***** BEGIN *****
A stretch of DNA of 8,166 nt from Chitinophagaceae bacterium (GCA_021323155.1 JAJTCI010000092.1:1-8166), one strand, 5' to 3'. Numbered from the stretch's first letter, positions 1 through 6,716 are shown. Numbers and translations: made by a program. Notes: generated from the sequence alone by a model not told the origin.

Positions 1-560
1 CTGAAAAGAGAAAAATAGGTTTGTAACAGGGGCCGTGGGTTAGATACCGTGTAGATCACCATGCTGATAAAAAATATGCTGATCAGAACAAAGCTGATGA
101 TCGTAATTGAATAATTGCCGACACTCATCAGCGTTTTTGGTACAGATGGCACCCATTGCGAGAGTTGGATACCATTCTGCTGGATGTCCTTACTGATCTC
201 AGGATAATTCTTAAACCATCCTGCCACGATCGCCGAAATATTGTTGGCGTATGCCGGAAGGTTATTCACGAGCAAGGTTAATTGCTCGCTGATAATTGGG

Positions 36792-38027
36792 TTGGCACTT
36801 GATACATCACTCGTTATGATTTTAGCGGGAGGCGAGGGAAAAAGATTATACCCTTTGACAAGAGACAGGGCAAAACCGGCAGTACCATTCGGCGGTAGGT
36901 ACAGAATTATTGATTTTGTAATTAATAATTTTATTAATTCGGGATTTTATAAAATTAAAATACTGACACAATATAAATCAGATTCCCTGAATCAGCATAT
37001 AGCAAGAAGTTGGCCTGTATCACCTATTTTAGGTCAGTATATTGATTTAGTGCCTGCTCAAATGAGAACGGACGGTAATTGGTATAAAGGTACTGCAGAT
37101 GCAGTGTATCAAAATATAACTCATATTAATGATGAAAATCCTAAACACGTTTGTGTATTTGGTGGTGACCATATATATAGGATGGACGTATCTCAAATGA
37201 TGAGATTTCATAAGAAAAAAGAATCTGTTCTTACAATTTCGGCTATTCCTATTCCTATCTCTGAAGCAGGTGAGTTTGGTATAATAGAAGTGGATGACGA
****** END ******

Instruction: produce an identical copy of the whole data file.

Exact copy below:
A stretch of DNA of 8,166 nt from Chitinophagaceae bacterium (GCA_021323155.1 JAJTCI010000092.1:1-8166), one strand, 5' to 3'. Numbered from the stretch's first letter, positions 1 through 6,716 are shown. Numbers and translations: made by a program. Notes: generated from the sequence alone by a model not told the origin.

Positions 1-560
1 CTGAAAAGAGAAAAATAGGTTTGTAACAGGGGCCGTGGGTTAGATACCGTGTAGATCACCATGCTGATAAAAAATATGCTGATCAGAACAAAGCTGATGA
101 TCGTAATTGAATAATTGCCGACACTCATCAGCGTTTTTGGTACAGATGGCACCCATTGCGAGAGTTGGATACCATTCTGCTGGATGTCCTTACTGATCTC
201 AGGATAATTCTTAAACCATCCTGCCACGATCGCCGAAATATTGTTGGCGTATGCCGGAAGGTTATTCACGAGCAAGGTTAATTGCTCGCTGATAATTGGG

Positions 36792-38027
36792 TTGGCACTT
36801 GATACATCACTCGTTATGATTTTAGCGGGAGGCGAGGGAAAAAGATTATACCCTTTGACAAGAGACAGGGCAAAACCGGCAGTACCATTCGGCGGTAGGT
36901 ACAGAATTATTGATTTTGTAATTAATAATTTTATTAATTCGGGATTTTATAAAATTAAAATACTGACACAATATAAATCAGATTCCCTGAATCAGCATAT
37001 AGCAAGAAGTTGGCCTGTATCACCTATTTTAGGTCAGTATATTGATTTAGTGCCTGCTCAAATGAGAACGGACGGTAATTGGTATAAAGGTACTGCAGAT
37101 GCAGTGTATCAAAATATAACTCATATTAATGATGAAAATCCTAAACACGTTTGTGTATTTGGTGGTGACCATATATATAGGATGGACGTATCTCAAATGA
37201 TGAGATTTCATAAGAAAAAAGAATCTGTTCTTACAATTTCGGCTATTCCTATTCCTATCTCTGAAGCAGGTGAGTTTGGTATAATAGAAGTGGATGACGA